When Seahawks general manager John Schneider announced that coach Pete Carroll had signed a new three-year contract taking him through the 2016 season, some people viewed the brevity of the deal as a sign that Carroll is planning to leave the Seahawks in 2017.
Why would anyone think that?
Carroll has made it clear he wants to establish a legacy as an NFL coach, saying he wants to "do something really special with this opportunity here" in Seattle. Since bringing the city its first Super Bowl title in February, he has repeatedly said they are just getting started and that he plans to "do it better than it's ever been done before."
On Friday, he told reporters, "… We don’t want to just get a ring. There is a lot more to be done. It was a wonderful accomplishment and all, but there is so much more ahead of us. It takes more time. To do something really unique and special, it's going to take some time and this is what this commitment does for us. John and I will be together for a long time, and we’re thrilled about that.”
It was a no-brainer that Carroll would sign an extension and get a raise over the reported $7 million a year he made on the five-year contract he signed in 2010. The fact that it is a three-year deal means only that he and Schneider are tied to the team for the same length of time and will be able to command raises again if they continue to perform at the same peak level they have so far.
"I didn't care (about length)," he told 710 ESPN on Friday. "Whatever they thought was the right thing was good for me. It doesn't matter to me. I'm going to coach the same way. … I think it's a good solid statement that we're here together and we're going to go for it."
Money is not an obstacle for owner Paul Allen, who can afford to pay them both top dollar. And why would they want to go anywhere else if everything continues to work so well in Seattle?
Carroll has made it quite clear that he wants to create a dynasty the same way he did at USC, and he will stay in Seattle long enough to do it. The 62-year-old has the energy of a 42-year-old, and the prediction here is that he will make it to 2020 in Seattle. That would give him the time needed to establish a legacy beyond the one he already owns as the best coach in Seahawks history.
He wants to match or exceed the accomplishments of dynastic coaches such as Chuck Noll, Bill Walsh and Bill Belichick. The former two achieved their success before free agency and the salary cap, which meant they had time to build and maintain their squads. So Carroll's historic competition really is Belichick, who has dominated his division and conference for more than a decade during the free agency era. Carroll surely wants to rival that achievement.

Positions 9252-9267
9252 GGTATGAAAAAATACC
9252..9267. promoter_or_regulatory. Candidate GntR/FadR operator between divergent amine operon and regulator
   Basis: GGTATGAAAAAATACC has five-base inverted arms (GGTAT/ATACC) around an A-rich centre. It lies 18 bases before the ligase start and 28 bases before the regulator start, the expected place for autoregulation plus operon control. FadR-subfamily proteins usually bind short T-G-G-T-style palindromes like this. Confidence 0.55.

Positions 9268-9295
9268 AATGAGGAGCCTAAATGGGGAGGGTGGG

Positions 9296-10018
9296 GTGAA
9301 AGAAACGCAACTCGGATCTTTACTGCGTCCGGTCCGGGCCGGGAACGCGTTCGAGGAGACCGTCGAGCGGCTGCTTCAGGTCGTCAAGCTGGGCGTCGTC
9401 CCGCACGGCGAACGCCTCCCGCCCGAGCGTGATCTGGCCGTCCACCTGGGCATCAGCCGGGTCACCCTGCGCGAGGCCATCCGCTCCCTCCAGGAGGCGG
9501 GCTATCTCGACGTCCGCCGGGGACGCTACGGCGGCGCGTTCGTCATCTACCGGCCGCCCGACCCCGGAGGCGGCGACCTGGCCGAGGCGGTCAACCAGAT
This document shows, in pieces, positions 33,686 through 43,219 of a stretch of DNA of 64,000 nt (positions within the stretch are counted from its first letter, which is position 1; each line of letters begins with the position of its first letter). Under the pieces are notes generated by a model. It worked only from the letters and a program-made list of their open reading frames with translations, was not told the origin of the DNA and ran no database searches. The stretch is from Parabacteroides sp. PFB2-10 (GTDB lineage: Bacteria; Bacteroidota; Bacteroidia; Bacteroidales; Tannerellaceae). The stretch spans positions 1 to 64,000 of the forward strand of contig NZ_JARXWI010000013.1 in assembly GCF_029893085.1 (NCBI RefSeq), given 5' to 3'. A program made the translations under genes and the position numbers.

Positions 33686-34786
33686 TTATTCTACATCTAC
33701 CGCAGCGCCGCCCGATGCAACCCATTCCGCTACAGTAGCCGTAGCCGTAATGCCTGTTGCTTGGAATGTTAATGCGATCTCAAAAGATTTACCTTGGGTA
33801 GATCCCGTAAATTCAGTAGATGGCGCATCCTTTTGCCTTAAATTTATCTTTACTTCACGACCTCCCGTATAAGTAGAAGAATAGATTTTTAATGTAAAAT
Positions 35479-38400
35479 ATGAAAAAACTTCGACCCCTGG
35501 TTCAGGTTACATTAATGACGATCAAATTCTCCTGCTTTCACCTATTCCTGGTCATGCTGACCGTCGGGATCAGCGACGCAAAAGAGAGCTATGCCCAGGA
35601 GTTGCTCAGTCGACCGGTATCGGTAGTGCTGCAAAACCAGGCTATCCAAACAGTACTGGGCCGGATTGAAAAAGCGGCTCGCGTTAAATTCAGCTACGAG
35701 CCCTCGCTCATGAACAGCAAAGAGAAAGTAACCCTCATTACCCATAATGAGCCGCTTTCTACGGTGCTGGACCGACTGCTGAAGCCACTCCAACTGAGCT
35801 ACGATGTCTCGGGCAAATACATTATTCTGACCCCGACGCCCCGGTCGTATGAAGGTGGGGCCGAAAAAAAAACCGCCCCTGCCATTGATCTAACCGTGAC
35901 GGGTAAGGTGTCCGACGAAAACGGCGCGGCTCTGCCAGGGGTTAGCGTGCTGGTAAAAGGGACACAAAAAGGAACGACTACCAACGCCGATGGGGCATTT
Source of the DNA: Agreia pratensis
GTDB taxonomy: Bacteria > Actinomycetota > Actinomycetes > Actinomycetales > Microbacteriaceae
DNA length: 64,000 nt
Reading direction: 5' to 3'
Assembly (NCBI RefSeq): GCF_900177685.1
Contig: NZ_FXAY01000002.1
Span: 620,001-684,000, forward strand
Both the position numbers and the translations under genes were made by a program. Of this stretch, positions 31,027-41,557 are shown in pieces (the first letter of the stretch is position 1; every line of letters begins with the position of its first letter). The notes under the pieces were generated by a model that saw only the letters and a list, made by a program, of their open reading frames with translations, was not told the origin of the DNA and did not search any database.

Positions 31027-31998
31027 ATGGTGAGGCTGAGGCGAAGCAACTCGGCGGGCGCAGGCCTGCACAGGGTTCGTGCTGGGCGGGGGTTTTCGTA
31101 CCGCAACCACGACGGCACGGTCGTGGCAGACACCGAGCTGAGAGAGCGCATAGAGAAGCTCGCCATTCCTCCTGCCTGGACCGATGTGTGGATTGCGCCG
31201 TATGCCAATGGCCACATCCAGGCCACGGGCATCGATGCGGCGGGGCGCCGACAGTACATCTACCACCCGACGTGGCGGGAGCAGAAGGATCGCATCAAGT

As Carroll said, "There is no reason that (either he or Schneider) think that we did this one time and that was it and that was our shot. We think that we’re right in the middle of a great opportunity here. Our young players, the great leaders that we have on the team -- from Earl Thomas and Richard Sherman, Russell Wilson, Max Unger and all of these wonderful guys that have bought into our program and carry our message for us -- give us an opportunity to extend this challenge to come back and play great football again and be a leading organization and be something really unique and special. I’m just thrilled to be part of it."
The length of the deal means Carroll will be up for a new extension again in two years, but that is largely irrelevant. Carroll shows no signs of wanting to leave Seattle or quit coaching.
"I think you can lose energy to fight," he said, "(but) I'm full of a bunch of that juice right now. I've got no problem, so I'm just going to keep going as long as we're having fun and doing good things and we're making good progress."
MORE HAWK TALK
**Rumor has it that OT Russell Okung might have had surgery on the ailing toe that kept him out for eight games last season. He was spotted wearing a walking boot recently. The Hawks might be interested in extending him before his deal expires in 2016, but they probably would like to see him stay healthy for a full season (he has played in just 45 of 64 possible games). It would not be surprising to see the Hawks draft a guy who can start at left tackle, just in case they decide they cannot count on Okung.
**It is looking more and more like WR Sidney Rice could return to Seattle. The Hawks reportedly are the only team interested at this point. He will want a team before the draft to avoid getting locked out of a spot, especially with a very deep receiver class this year. It's easy to see him signing a cheap, incentive-laden contract the week before the draft.
**The Hawks also could bring back LB O'Brien Schofield and FB Michael Robinson – their only two unsigned free agents. TE Kellen Davis is the most recent free agent to leave, joining Walter Thurmond with the New York Giants. Schofield's deal with the Giants was voided when he failed their physical, and it's easy to see him back in Seattle for another season. He would be good insurance again.
**The Hawks' free agency scorecard looks like this: Lost eight, kept six (plus three restricted free agents), added four. The latest addition was long snapper Jorgen Hus, who reportedly came on the recommendation of punter Jon Ryan.